US Catholic Church and Protestant denoms agree to recognize each others Baptisms
#51
(02-01-2013, 12:58 PM)Parmandur Wrote:
(02-01-2013, 11:53 AM)TrentCath Wrote:
(02-01-2013, 11:44 AM)Parmandur Wrote:
(02-01-2013, 10:52 AM)TrentCath Wrote:
(02-01-2013, 10:39 AM)Parmandur Wrote:
(02-01-2013, 06:34 AM)TrentCath Wrote: Para you are trolling and sticking your head in the sand. Its been clearly demonstrated what the policy of the Church in this matter has always been, if you want to keep repeating ad nauseam that the bishops are doing nothing wrong or novel you do so out of malice as the opposite has been demonstrated.

T'ain't trollin' to point out the truth.  The Church accepts Protestant baptisms, very widely, as valid.  Does now, has in the past.

Not without an investigation, if there is no evidence for or against or probable doubt, the church orders conditional baptism to be given, and in the UK the church, sanctioned by Rome, conditionally rebaptised left, right and centre,  the evidence has been shown on this thread and yet you keep repeating the same thing ad nauseam, tad odd if you ask me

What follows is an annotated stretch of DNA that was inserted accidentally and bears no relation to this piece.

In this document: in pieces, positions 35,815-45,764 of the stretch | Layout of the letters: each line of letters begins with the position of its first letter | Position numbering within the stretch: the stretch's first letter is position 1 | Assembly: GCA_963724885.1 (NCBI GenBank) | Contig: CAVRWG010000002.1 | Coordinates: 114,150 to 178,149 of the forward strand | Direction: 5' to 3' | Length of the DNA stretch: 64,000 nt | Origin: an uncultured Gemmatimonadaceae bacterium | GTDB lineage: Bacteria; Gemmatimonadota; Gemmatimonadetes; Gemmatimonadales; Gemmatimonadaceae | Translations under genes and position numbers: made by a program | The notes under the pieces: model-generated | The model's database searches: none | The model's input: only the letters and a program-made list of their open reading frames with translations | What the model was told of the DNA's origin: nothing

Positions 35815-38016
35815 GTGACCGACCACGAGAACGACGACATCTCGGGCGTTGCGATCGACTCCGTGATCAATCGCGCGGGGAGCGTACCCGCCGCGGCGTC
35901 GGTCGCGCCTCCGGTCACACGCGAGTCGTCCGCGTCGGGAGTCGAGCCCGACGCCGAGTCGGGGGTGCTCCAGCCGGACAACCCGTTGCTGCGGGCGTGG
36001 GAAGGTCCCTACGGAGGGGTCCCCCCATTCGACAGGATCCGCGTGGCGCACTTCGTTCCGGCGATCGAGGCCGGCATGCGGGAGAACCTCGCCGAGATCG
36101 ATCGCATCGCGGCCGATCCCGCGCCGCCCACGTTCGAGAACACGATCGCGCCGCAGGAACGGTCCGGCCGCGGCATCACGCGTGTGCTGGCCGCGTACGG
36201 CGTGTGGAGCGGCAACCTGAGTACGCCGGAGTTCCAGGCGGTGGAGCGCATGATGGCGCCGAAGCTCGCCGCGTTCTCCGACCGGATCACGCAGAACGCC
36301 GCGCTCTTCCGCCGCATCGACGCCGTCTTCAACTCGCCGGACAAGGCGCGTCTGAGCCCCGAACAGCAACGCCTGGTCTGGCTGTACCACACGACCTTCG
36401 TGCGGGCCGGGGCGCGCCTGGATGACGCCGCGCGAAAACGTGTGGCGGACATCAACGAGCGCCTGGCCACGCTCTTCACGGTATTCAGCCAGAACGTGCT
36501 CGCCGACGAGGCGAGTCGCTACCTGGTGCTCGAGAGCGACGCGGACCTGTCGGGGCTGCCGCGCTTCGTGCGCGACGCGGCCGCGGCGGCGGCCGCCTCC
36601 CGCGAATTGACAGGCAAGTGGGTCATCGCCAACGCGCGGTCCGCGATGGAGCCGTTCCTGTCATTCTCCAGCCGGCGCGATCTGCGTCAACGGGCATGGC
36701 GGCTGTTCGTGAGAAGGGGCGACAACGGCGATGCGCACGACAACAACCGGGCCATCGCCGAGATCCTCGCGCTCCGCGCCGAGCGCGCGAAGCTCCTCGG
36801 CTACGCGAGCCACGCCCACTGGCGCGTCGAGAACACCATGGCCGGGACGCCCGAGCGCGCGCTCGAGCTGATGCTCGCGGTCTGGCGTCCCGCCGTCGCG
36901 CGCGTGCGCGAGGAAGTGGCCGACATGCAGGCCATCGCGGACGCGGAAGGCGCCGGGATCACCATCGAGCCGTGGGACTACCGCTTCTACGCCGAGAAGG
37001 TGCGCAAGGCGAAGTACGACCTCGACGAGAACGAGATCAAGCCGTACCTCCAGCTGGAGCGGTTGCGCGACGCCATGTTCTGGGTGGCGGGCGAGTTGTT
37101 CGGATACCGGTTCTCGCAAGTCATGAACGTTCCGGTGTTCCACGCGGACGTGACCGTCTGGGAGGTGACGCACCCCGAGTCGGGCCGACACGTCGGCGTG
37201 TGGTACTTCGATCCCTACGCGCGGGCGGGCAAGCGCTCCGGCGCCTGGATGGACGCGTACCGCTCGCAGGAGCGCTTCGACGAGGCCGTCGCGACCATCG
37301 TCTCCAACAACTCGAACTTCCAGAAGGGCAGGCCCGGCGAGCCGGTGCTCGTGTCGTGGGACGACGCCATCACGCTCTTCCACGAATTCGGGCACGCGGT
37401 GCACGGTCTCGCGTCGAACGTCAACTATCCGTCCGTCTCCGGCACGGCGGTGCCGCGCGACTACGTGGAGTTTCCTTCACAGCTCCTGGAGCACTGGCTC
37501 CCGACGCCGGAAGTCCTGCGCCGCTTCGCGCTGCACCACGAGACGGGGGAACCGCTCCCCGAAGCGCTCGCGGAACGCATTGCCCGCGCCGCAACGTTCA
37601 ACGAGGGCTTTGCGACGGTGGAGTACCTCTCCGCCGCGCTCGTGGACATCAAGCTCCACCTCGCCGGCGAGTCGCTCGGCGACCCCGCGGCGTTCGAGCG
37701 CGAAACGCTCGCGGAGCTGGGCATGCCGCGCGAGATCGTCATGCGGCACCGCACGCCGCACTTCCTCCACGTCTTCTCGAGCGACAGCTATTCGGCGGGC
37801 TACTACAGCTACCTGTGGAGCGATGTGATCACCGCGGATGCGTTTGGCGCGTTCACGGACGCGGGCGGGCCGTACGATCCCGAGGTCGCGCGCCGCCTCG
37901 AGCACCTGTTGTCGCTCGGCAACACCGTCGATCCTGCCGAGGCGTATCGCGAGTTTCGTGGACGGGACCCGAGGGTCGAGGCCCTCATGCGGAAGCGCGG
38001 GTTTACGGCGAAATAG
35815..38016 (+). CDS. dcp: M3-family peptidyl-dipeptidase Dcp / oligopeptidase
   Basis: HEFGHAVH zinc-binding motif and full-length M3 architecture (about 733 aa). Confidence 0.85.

The investigation is along the line of, "do you have a baptismal certificate, or a registry from your old Church?"  I think it is bizarre that you are crusading over this issue, against the Church.

No its along the lines of:
a) was there proper form?
b) was there proper matter?
c) was there proper intent?

If there is no answer to these questions or probable doubt then conditionally baptise. What I said above is the logical consequence of sacramental theology, what you said you just made up.

The answer to all three, with most Protestant sects, is unequivocally "yes."  They baptize with proper matter, using the Trinitarian form, intending to do what Christ commanded.  That is cut and dried.

Pity that synod, the pope, the holy office and those two writers didnt know that  :LOL:

They must intend to do what the Church does.
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#52
(02-01-2013, 01:13 PM)TrentCath Wrote: The answer to all three, with most Protestant sects, is unequivocally "yes."  They baptize with proper matter, using the Trinitarian form, intending to do what Christ commanded.  That is cut and dried.

Pity that synod, the pope, the holy office and those two writers didnt know that  :LOL:

They must intend to do what the Church does.
[/quote]